Wei Man

Wei Man

Infobox East Asian
pinyin=Wèi Mǎn
wg=Wei4 Man3

Wei Man, known as Wi Man in Korean, was a prince from the State of Yan of China who established a kingdom in north-western Korea in the 2nd century BC. He was the first figure in the history of Korea to have been recorded in documents from the same time period. The "Records of the Grand Historian" simply calls him Man, so the surname Wei was probably added later.


Man served Prince Lu Wan of the Yan Principality. Although Lu Wan was an old ally of the Han Emperor Gao, he was eventually suspected of rebellion and attacked. Lu Wan sought refuge with the Xiongnu in 195 B.C, while Man fled to the east.

According to the "Records of the Grand Historian", Man led 1,000 men, dressed in non-Chinese costume and crossed the border river of Paesu/Peishui (浿水; probably Chŏngchŏn River). Based on the upper and lower fortresses of the former Qin Dynasty, he organized the natives named the Jinbeon/Zhenfen and the Joseon and Chinese refugees from Yan and Qi, and came to the crown. Man's capital was named Wanggeom/Wangxian (王險, generally identified as P'yŏngyang). [Concerning controversy over the location of Lelang Commandery, there is a minority view that Man's domain was located in Liaoning instead of north-western Korea. However, it is generally accepted that the river referred to as Majasu/Mazishui (馬訾水) refers to the Yalu River and Paesu/Peishui refers to the Chŏngchŏn River, and that Man's territory was bordered on the north by the Han Empire. P'yŏngyang is the most likely site for the capital Wanggeom/Wangxian but lacks archaeological evidence. For more information, see (Tani:1987).] Since the Han Empire was not completely stabilized yet, the Governor of Liaodong appointed Man as an outer subject, provided that he did not prevent natives going up to the empire. The appointment is dated at 191 or 192 BCE. [(Ibaragi:1984)] With the support of the Han Empire, he expanded his territory by conquering many small towns. His kingdom was eventually conquered by Emperor Wu in 108 B.C during the reign of his grandson Ugeo.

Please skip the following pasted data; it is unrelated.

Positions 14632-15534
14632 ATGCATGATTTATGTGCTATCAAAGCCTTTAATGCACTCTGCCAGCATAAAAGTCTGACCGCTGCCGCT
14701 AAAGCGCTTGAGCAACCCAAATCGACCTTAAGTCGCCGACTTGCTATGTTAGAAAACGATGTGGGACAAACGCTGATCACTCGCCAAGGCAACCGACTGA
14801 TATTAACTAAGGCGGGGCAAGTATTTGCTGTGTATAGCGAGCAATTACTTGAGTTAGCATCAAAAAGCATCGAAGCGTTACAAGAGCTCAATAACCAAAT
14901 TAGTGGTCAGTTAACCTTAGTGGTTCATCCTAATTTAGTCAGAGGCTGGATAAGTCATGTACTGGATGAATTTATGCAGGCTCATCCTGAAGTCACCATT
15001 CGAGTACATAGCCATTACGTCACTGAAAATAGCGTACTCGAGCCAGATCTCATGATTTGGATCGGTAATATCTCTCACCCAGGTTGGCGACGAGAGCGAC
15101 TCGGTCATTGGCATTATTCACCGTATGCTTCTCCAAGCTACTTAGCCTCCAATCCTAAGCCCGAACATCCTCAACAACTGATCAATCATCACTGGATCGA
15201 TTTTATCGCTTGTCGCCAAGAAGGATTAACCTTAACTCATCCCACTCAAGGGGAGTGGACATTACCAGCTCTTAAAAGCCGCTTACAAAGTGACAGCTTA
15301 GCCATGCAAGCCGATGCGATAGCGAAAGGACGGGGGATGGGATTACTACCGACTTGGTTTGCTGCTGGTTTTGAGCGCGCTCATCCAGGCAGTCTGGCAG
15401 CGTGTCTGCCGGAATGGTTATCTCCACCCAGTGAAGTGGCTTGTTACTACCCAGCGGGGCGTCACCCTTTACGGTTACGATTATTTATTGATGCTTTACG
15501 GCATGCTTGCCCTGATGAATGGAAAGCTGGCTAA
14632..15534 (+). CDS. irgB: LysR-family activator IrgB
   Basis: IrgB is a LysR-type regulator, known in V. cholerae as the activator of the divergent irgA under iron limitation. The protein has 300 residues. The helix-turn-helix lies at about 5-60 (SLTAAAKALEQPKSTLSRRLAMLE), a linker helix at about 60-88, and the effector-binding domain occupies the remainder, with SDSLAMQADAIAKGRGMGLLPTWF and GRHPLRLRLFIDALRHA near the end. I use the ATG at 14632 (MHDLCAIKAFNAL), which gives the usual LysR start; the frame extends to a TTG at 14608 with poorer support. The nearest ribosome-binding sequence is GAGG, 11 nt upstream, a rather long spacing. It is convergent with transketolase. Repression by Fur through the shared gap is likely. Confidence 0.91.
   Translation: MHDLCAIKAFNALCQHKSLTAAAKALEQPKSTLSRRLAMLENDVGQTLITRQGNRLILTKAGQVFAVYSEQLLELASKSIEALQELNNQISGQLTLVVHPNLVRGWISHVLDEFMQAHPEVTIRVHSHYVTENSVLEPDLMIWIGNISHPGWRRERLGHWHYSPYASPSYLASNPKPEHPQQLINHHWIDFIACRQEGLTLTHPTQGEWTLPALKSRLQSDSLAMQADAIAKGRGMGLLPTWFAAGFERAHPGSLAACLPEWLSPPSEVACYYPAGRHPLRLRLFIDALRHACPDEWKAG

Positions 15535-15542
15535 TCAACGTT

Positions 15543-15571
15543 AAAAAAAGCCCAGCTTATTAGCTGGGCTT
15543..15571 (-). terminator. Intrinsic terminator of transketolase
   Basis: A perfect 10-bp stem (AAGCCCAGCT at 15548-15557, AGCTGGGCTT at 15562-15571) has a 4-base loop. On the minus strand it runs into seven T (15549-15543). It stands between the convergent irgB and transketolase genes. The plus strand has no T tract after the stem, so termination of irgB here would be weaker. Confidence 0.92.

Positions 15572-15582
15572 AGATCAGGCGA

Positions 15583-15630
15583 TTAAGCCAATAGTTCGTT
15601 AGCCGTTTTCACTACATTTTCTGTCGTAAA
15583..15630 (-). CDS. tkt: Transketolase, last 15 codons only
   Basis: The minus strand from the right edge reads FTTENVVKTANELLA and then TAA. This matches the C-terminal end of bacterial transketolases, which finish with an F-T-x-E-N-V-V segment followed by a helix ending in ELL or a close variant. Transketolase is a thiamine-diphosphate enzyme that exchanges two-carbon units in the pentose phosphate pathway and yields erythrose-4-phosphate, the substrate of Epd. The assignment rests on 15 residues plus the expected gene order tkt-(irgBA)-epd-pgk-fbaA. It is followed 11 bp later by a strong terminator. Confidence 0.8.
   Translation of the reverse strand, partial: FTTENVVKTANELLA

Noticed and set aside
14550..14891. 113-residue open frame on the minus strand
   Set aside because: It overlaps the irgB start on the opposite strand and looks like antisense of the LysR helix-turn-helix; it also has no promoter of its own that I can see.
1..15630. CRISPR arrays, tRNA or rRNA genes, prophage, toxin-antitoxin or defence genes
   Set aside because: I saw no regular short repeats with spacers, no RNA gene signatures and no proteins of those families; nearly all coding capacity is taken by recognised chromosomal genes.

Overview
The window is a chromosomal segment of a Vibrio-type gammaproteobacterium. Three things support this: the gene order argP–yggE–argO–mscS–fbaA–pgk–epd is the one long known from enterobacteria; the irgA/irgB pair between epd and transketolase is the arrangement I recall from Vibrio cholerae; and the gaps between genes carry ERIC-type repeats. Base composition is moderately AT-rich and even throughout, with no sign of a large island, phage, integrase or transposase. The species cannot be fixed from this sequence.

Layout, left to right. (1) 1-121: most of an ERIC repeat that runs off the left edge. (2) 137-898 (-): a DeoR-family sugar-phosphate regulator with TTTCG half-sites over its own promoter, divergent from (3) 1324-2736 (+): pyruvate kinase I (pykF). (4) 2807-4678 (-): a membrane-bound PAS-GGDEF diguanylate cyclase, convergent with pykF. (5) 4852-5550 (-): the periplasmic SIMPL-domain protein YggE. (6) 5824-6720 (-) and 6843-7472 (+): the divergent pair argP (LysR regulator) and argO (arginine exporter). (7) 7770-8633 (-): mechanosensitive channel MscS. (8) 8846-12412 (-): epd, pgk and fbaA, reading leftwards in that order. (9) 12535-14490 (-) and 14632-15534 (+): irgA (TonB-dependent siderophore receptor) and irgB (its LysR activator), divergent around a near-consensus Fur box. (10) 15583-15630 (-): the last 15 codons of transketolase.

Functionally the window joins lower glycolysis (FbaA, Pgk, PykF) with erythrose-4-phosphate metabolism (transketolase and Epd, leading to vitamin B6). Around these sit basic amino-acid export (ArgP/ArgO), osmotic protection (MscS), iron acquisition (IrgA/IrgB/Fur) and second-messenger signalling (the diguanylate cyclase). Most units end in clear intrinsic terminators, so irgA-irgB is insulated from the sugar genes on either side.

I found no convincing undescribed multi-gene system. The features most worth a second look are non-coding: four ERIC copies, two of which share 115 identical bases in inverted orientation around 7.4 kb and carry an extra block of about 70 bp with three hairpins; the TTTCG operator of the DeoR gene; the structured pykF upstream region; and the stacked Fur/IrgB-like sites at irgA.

The "Weilüe", which was written about 400 years later, offers more detailed information but which might be less reliable since it was written four centuries after the fact. It says that Man took power in a coup from King Jun, a descendant of the Chinese sage Jizi. Zhun fled to the south and proclaimed himself as King of Han. The historical accuracy of this story is more or less questioned by historians. Some scholars believe that this story came from the Han clan, who claimed themselves as descendants of Jizi, and have spread to China because of Chinese direct rule of northern Korea. It is, however, generally agreed that there were certain kinds of polities in northwestern Korea before Man's kingdom, probably by the Chinese immigrants and aboriginal people.



* Mikami Tsugio 三上次男: "Kodai no seihoku Chōsen to Ei-shi Chōsen koku no seiji, shakaiteki seikaku" 古代の西北朝鮮と衛氏朝鮮国の政治・社会的性格, Kodai Tōhoku Ajiashi Kenkyū 古代東北アジア史研究, pp. 3-22, 1966.
* Ibaragi Kazuo 荊木計男: "Ei Man Chōsen ō Sakuhō ni tsuite" 衛満朝鮮冊封について, Chōsen Gakuhō 朝鮮学報 (Journal of the Academic Association of Koreanology in Japan) Vol. 113, pp.1-25, 1984.
* Tani Toyonobu 谷豊信: "Rakurō-gun no ichi" 楽浪郡の位置, Chōsen shi kenkyūkai ronbunshū 朝鮮史研究会論文集 (Bulletin of Society for Study in Korean History), No 24, pp. 23-45, 1987.

See also

* Zhao Tuo
* List of Korea-related topics

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